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A Reader Offers Shidduch Advice

Respler-Yael

Dear Dr. Yael:

Regarding your February 14 column, “The Frustrating Search For A Shidduch,” here are my observations of the frustrations of singles and their mothers. I hope this letter

serves as a catalyst to lessen the pain of single men, women and their families, as they continue to bravely search for the bashert that is satisfactory to all.

Having been in the shidduch parshah for over a decade before meeting my bashert, I can definitely relate to the many challenges and hardships singles experience.

Over the years my mother and I were the recipients of many hurtful comments. Some shadchanim feel they are experienced psychologists when relating to singles because they and their children were fortunate enough to get married. They offer unsolicited advice at the most inconvenient times based on their strong desire to “help.” But believe me, when I was at a relative’s bar mitzvah trying to enjoy the occasion, I did not feel that the shadchan who would approach me was being helpful.

She would first ask if I was ever involved in a serious relationship. That’s another way of asking if I was afraid of commitment. Then she’d proceed to “educate” me that all humans have imperfections and thus, when I date a woman who may be less than perfect, I need to “look away” because nobody is perfect. I wanted to respond by asking her to identify who had been kind enough to give her this advice before she got married. After all, since she is married I can assume someone had told this to her.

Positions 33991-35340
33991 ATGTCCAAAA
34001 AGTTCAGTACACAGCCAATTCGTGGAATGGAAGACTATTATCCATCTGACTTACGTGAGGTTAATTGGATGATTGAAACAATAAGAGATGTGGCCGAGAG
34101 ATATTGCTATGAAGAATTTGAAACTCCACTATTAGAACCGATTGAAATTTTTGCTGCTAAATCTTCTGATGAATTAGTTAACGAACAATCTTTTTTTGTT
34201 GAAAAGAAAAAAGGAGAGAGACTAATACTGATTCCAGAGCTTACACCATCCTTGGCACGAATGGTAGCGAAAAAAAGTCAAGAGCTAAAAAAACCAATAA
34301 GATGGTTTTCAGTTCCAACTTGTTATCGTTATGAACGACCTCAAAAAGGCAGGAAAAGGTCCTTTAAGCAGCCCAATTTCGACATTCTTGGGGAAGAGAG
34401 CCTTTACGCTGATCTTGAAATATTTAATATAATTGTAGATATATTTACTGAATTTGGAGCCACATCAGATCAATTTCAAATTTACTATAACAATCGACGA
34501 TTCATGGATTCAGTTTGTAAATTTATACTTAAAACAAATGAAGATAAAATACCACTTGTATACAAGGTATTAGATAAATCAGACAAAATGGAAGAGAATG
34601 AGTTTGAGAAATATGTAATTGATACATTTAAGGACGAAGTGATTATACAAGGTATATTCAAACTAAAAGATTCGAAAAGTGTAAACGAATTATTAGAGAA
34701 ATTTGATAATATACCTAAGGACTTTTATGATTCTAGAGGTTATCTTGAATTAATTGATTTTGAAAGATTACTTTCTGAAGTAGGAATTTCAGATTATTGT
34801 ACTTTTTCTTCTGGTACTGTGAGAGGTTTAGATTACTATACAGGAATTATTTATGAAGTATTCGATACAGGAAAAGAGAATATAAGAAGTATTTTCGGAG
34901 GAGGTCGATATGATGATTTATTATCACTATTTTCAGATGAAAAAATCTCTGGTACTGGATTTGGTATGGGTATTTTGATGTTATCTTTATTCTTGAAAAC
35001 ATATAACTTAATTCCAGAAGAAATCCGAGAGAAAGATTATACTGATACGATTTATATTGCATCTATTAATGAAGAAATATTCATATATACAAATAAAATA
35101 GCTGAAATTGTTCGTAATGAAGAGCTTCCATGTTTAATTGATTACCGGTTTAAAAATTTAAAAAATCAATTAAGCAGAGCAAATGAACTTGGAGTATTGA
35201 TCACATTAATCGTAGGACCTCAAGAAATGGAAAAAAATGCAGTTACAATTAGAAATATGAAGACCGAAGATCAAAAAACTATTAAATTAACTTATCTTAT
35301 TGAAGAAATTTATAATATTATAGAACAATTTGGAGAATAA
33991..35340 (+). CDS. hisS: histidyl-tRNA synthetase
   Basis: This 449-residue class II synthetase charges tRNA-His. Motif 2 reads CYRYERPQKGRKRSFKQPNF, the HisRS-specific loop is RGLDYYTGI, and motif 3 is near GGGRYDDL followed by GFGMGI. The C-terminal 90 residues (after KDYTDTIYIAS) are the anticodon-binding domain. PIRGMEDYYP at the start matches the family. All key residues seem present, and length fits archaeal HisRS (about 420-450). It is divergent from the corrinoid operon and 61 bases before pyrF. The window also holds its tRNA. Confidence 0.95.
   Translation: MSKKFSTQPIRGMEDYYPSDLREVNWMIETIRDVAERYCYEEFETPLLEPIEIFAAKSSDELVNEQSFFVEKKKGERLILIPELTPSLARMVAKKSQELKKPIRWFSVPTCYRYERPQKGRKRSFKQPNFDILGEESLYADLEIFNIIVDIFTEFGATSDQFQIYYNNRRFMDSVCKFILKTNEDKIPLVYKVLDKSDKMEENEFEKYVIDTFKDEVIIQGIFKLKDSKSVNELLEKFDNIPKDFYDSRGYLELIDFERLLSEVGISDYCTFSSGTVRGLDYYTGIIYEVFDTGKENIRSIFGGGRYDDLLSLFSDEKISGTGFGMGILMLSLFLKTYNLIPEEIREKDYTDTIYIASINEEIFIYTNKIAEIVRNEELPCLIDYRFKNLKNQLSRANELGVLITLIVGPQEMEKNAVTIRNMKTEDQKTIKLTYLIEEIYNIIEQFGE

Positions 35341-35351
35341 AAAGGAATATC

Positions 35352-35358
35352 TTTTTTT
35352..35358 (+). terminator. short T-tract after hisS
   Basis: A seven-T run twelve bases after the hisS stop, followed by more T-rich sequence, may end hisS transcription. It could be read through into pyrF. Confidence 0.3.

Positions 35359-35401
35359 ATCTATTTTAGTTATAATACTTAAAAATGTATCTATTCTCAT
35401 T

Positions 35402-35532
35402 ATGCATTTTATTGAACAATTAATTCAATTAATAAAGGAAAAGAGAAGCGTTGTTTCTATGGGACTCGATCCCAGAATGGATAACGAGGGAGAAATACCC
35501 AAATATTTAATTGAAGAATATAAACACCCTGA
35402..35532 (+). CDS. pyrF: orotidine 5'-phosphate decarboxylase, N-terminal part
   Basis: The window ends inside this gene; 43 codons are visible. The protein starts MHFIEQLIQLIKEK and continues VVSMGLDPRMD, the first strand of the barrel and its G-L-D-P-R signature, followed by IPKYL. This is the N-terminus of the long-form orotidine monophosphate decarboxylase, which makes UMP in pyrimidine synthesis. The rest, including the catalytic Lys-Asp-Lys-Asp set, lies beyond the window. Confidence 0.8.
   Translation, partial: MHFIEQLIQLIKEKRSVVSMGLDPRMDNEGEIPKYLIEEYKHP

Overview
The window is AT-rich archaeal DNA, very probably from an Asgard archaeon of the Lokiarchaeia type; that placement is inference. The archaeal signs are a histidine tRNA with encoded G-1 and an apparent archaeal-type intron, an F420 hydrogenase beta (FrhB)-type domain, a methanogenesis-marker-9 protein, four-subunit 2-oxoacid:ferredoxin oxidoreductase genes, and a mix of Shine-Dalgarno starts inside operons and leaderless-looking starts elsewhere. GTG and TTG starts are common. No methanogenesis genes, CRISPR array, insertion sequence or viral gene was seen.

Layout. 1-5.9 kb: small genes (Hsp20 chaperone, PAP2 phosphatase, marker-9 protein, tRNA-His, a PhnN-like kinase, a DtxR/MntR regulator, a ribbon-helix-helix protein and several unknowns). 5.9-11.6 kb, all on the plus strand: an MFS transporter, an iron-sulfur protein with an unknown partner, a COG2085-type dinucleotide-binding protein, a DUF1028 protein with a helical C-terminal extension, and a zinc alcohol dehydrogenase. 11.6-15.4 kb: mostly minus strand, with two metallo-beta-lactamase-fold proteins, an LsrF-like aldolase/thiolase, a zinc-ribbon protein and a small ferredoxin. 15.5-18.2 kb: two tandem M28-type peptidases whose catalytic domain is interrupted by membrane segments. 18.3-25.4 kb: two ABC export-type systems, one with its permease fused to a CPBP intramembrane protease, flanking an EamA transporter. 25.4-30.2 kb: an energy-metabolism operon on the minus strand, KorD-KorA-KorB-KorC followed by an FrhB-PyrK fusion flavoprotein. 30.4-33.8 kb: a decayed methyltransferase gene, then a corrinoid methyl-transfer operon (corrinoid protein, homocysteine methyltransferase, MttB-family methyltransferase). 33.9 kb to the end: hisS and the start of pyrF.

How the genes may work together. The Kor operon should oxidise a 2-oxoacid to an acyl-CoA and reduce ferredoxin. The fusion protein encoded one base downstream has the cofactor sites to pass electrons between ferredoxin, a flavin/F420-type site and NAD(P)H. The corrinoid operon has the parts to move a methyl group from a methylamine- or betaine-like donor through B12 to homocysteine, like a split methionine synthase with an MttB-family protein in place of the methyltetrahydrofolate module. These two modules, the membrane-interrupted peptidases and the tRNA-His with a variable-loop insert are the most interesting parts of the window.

Then there are the many less-than-perfect shadchanim that singles must constantly deal with (i.e., tolerate). There are shadchanim who mention a hundred names to one person and others who mention one name to a hundred people. I guess if you throw enough darts at a target, you might eventually hit the bull’s eye. But they’re not as difficult as the light-bulb shadchanim. They think that their idea is so perfect that they feel the need to constantly badger you – which may lead to harassment. Often, a shadchan may not even know the person he or she is suggesting; yet that does not stop the pressure. These shadchanim assume that you lack the ability to identify what is good for you and/or you simply don’t want to get married as badly as the shadchan wants to make a shidduch. Then, if you are lucky enough to fend off their onslaught, they may tell everyone – behind your back – how picky and confused you are.

Being that the path to finding one’s bashert is challenging enough, there is no need for additional external pressures from shadchanim and gossipers who lack common sense and kavod habriyos. They also lack hakaras hatov, considering that they and/or their children were, baruch Hashem, fortunate enough to find their basherts. It is noteworthy that singles will not get too many hurtful comments leveled at them from people with children in the dating parshah. It’s usually right after their son or daughter gets engaged that they start asking you why it’s taking so long for you to find your bashert or suggesting that you shouldn’t be so picky (my personal favorite).

The lack of common sense and/or hakaras hatov exists among singles and shadchanim alike. This strengthens my point. This is not a “singles” issue or “shadchan” issue. It is a “people” issue because, unfortunately, there are those who lack common sense. I, for one, have dealt with so many wonderful professional and non-professional shadchanim who sincerely want to help singles get married without feeling the need to judge them. And I’m sure that shadchanim have dealt with appreciative and thoughtful singles as well.

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